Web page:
Read the rest at Movies.com and then share some possible fiction films that could have also worked as a documentary in the comments section.

Doc News: “Connected” Acquired; CIA-Produced Film Discovered; “Superheroes” on HBO

– Tiffany Shlain’s “Connected” (formerly subtitled “An Autoblogography About Love, Death & Technology”) has been acquired by Paladin four months following its Sundance debut, according to indieWIRE. The distributor will release the doc in the fall, beginning with a bow in San Francisco this September ahead of the usual NYC/LA opening. I saw the film in Park City, where I was impressed with its ability to balance a personal first-person story with an informative exploration of, well, everything. At the time I wrote a note about it being like a sequel to “We Live in Public.” Mix in the ambition, if not necessarily the levels of achievement, of “Sherman’s March” and “The Tree of Life,” and I’m maybe still with that note.

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Trailer: “General Orders No. 9”

The (appropriately timely) comparisons to Terrence Malick are obvious even without the pull quote from Hammer to Nail‘s Michael Tully or the acknowledgement from /Film’s Russ Fischer (on whose post I saw this trailer). Just look at the award-winning, visually poetic cinematography and listen to the pensive voice-over narration from William Davidson, who sounds like a drawling Emilio Estevez (son of “Badlands” star — but not narrator — Martin Sheen). The film in question is titled “General Orders No. 9,” and it’s the longtime effort of first-time filmmaker Robert Persons. Perhaps he’s inspired by Malick, but I might be more inclined to think about another disciple, David Gordon Green, whose earlier work seems more similarly interested in the rusting decay of the changing Southern American landscape.

The “tone poem” style documentary, which made its way through the festival circuit in ’09-’10, is also being likened to the work of Godfrey Reggio (“Koyaanisqatsi”), but I’d place its kinship even before that with his city symphony predecessors. “General Orders No. 9” isn’t about just one city, though, so let’s call it a South symphony film. It additionally seems like both the perfect companion and the very antithesis of something like “Sherman’s March.” As much as I hate to say it, I kind of understand why the doc currently has an embarrassing 3.4/10 rating at IMDb. It must be really fresh and wonderful.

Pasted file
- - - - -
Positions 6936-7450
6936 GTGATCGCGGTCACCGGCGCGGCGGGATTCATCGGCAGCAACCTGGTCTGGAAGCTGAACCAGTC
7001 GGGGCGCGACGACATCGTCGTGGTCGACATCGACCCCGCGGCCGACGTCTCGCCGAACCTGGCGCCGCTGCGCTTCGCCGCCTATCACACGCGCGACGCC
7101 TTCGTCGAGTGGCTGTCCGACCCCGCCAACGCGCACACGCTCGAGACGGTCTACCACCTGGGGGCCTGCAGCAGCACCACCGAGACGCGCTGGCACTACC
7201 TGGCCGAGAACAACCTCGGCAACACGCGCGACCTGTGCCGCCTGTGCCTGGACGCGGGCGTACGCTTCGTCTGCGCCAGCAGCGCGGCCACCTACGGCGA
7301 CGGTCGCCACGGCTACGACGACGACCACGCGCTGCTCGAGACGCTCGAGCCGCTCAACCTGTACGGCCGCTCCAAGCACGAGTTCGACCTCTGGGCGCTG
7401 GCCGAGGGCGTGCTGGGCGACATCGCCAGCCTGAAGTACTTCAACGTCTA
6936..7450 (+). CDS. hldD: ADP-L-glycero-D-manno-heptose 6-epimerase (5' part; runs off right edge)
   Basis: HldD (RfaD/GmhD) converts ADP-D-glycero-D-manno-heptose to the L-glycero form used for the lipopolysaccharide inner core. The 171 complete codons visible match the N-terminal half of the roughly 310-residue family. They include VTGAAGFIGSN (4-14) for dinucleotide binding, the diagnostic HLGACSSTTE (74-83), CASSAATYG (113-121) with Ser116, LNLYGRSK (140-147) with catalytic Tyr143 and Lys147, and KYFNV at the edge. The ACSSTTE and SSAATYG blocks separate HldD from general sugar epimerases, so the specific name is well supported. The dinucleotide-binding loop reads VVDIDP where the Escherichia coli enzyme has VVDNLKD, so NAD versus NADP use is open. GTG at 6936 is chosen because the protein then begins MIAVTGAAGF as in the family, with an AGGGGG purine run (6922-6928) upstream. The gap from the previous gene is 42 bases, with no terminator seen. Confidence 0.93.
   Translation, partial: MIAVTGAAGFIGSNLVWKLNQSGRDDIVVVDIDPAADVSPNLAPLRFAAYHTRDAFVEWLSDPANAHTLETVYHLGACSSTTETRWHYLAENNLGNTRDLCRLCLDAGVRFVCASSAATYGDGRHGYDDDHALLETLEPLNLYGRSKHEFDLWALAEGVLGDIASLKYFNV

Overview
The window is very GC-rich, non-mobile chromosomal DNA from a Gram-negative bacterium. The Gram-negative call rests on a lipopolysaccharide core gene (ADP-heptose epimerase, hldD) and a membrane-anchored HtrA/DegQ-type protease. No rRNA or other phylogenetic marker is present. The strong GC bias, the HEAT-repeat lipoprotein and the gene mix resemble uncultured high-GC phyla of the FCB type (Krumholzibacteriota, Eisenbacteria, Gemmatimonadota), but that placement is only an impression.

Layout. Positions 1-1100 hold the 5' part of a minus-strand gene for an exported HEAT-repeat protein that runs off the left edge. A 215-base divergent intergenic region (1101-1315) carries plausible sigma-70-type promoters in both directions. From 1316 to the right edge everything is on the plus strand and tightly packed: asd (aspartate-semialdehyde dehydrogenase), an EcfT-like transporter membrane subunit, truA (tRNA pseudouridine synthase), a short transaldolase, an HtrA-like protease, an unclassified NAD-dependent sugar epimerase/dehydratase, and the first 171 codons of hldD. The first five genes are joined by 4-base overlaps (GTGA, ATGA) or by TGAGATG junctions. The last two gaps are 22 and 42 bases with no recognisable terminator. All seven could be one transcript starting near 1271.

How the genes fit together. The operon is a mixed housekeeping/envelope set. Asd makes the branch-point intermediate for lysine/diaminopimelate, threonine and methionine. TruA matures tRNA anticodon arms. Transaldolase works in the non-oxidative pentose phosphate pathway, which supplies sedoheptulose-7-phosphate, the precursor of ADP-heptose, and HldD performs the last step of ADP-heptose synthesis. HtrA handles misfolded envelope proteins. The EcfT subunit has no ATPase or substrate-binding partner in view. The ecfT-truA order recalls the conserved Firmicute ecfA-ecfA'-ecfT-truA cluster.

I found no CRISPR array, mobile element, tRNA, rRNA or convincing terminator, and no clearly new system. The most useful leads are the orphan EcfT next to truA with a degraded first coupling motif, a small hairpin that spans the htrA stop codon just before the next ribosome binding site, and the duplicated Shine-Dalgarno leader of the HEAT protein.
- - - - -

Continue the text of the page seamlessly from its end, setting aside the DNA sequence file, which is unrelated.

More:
I literally just marked June 24 on my calendar, because that’s when “General Orders No. 9” opens at Brooklyn’s awesome reRun Gastropub Theater (playing through June 30 only). Join me there for the first showing. You’ll want to after viewing the trailer after the jump.

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Doc News: “Life in a Day” Special Release Date; SnagFilms on Roku; RIP Adolfas Mekas

– This July 24, one year following the date all footage was (or should have been) shot for Kevin Macdonald’s user-generated doc “Life in a Day,” the film will be released to select U.S. cinemas. Now, that is a sunday, but due to the anniversary occasion, this sort-of soft opening will happen for a one-night event, in which participating filmmakers (aka contributing camera-persons) will take part in a live, interactive Q&A, courtesy of Cinedigm Digital Cinema Corp. Then, the documentary, which was produced by Ridley Scott, will officially open in theaters that Friday, July 29.

Having been skeptical going in, I have to admit I was very pleasantly surprised by this film, which I jokingly coined “YouTubisquatsi.” In my review from Sundance I also called it a “spellbinding montage” with a “gradient spectrum of moods and tones, tropes and answers” that will be experienced differently by each of its viewers. I highly recommend seeing it on the big screen.